Nothing new in the East?

by Prof. Dr. Timo Meynhardt | July 14, 2020
The Chair of Business Psychology and Leadership at HHL and the network „3te Generation Ost“ invited to discuss from a management perspective to what extent East Germans can contribute with their rich experiences to master future challenges in Germany.

Chair of Business Psychology and Leadership co-hosts Digital Talk “Wendekinder im Gespräch”

30 years after the German reunification there is a lot to be said and celebrated. Due to the Corona crisis, celebrations are on a much smaller scale and there is less opportunity for public debate on the next steps in growing East and West closer together, a process that is far from complete. After all, along the old national borders material and mental differences are still too wide to be simply narrowed down to regional gaps.

“Diversity opens up opportunities, as dealing with the conflicts and tensions creates something new for the entire country.”

Diversity opens up opportunities for discussion

Who would argue otherwise? However, different perspectives on the situation within Germany cannot be summed up in a single phrase. To put it positively: Diversity opens up opportunities, as dealing with the conflicts and tensions creates something new for the entire country.

The future is determined by what has already happened

According to the writer Ingeborg Bachmann, the 30th year (Link in German) is a special one for every one of us. One realizes that some things in life have already taken place and will guide everything else, and that the future will be largely determined by what has already happened. The same applies to the German reunification. The 30th year is full of questions that can’t be asked in year 20, and that perhaps can no longer be asked in year 40. There were 30 years of time to get to know each other and to come closer together.

What has happen? What is to come?

This is what the Digital Talks “Wendekinder im Gespräch” (children of German reunification in dialogue) were discussing recently. The Chair of Business Psychology and Leadership at HHL and the network „3te Generation Ost“ invited to discuss from a management perspective to what extent East Germans can contribute with their rich experiences to master future challenges in Germany.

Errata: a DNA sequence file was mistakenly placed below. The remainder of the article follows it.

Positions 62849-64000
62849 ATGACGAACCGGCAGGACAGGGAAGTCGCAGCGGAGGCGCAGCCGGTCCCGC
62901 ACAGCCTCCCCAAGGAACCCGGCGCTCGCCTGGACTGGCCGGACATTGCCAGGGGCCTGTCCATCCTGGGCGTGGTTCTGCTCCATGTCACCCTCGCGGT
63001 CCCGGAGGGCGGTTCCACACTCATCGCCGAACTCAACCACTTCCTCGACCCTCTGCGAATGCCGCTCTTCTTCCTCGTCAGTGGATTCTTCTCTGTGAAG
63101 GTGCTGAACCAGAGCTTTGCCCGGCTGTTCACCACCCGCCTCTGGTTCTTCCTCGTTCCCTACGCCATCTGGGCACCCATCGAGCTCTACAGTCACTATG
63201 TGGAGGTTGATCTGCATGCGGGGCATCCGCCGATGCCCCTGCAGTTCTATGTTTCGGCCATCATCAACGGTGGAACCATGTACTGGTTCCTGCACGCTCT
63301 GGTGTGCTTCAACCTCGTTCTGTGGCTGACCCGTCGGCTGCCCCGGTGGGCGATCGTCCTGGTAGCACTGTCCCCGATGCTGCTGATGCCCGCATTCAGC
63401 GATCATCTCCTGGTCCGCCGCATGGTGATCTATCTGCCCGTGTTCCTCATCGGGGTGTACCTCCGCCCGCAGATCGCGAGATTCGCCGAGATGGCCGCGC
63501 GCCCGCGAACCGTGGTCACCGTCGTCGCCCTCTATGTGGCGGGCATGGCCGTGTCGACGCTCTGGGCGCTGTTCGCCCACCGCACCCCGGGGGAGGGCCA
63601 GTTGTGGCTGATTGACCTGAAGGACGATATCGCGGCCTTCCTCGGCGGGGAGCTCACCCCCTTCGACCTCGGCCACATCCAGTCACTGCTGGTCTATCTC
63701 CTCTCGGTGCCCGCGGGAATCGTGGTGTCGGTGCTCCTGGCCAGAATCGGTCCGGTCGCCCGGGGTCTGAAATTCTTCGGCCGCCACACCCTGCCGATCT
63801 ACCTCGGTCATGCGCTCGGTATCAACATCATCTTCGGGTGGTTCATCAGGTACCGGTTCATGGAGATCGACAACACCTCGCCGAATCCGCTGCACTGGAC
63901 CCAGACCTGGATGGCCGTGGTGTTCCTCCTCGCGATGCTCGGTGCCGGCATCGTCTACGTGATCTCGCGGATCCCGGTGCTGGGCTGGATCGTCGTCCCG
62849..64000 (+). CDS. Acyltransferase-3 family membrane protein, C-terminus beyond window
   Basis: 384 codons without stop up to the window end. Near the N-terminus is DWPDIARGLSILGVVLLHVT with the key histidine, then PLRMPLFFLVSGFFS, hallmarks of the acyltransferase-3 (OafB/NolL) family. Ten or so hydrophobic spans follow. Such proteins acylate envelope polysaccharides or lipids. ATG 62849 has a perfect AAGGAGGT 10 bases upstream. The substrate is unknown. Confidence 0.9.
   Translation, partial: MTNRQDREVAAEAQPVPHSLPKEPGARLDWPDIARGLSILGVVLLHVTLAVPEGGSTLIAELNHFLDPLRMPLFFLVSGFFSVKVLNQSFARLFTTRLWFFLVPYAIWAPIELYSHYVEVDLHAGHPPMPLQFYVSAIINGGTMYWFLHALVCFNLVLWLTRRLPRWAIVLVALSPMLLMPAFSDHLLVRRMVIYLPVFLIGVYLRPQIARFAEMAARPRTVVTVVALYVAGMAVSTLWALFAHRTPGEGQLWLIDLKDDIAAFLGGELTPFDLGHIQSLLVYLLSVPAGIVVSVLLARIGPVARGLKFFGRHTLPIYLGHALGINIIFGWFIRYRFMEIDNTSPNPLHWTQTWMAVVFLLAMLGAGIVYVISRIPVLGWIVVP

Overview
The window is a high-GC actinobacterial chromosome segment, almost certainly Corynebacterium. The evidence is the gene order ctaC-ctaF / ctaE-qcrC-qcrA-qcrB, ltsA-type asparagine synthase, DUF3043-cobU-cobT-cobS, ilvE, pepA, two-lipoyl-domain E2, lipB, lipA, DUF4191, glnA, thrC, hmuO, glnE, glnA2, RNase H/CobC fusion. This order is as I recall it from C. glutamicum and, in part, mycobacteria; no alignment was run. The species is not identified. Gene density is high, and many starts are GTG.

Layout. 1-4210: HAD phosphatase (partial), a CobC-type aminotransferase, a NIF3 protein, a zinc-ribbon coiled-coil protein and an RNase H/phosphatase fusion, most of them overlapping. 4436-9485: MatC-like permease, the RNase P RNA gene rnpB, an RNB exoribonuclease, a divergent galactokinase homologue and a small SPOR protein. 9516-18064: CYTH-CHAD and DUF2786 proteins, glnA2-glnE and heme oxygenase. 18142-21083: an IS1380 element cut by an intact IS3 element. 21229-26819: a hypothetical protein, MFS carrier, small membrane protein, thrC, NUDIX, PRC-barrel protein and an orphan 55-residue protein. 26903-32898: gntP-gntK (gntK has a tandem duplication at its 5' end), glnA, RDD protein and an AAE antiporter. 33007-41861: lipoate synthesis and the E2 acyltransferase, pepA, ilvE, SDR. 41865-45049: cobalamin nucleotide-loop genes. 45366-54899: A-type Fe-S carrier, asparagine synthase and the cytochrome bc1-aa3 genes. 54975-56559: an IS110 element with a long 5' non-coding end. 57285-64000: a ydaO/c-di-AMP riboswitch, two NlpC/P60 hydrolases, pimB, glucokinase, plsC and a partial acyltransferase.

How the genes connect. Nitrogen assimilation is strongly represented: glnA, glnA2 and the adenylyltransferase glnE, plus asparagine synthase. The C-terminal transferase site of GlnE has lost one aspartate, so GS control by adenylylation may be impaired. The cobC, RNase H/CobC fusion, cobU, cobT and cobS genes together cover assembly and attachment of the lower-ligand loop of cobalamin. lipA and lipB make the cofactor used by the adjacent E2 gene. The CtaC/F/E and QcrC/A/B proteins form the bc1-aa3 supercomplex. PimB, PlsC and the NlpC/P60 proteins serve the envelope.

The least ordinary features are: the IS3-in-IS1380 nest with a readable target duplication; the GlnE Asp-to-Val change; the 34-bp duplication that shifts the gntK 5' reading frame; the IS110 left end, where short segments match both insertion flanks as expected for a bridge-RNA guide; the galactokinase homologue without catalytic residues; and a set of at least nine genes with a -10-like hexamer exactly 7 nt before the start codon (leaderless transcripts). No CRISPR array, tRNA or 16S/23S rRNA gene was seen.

Prominent female leaders among participants

With Prof. Dr. Dagmar Schipanski, Dr. Adriana Lettrari (both honored with the “Women of Europe Awards – Germany”) and Prof. Dr. Karola Wille (General Director of the Mitteldeutscher Rundfunk (MDR)), three prominent personalities took part in the discussion among 70 participants, most of whom were born between 1975 and 1990 and who belong to the so called “3rd generation”.

As the Corona crisis is dominating debate the virus seems to set aside the much needed discussion on the internal German situation.

Need for constitutional initiative was raised

This does not apply to the participants of the recent digital talks. One of the thematic groups discussed whether and to what extent a constitutional initiative would be appropriate to fulfil the mandate of Article 146 of the German Grundgesetz (“constitution”) to draft a joint constitution after the completion of unification.

There are evidently plenty of topics: sustainability as a national objective, equal opportunities for men and women, fewer barriers to European integration, more responsibility for the common good in companies, children’s rights in the constitution, strengthening parliamentarianism in crisis situations, deleting the notion of race, etc.

“Wendekinder” are no longer just focusing on their parents or where they come from, but are now taking on responsibility for themselves and others in a new stage of maturity.

Digital Talks to be continued

The other two thematic groups, had to be rescheduled for technical reasons. Adriana Lettrari was concerned with a deeper understanding of what “transformation competence” could mean and how the specific East German experience can be used to benefit the whole country.

This ability is deeply rooted in special form of growing up, in which another country came into one’s own, resulting in a “double socialization”, similar to that of the children of diplomats (‘Third Culture Kids’). They can move effortlessly between different worlds. Recently, East Germany and especially the parents’ generation have been delighted with the high rates of return migration of the Wendekinder.

The discussion about what advantages East Germans have on their career path or where the particular challenges still lie will also be continued at a later time. Prof. Dr. Karola Wille will be talking about her career path to the very top of the Mitteldeutscher Rundfunk.

Wendekinder are taking on responsibility

So there’s something new in the East? Certainly there is. I would even argue that the generation of the Wendekinder is growing up. They are no longer just focusing on their parents or where they come from, but are now taking on responsibility for themselves and others in a new stage of maturity.

In September, the Chair of Business Psychology and Leadership at HHL will co-host a so-called generation summit to find out what drives this 3rd generation and what they want to achieve. It is worth a try!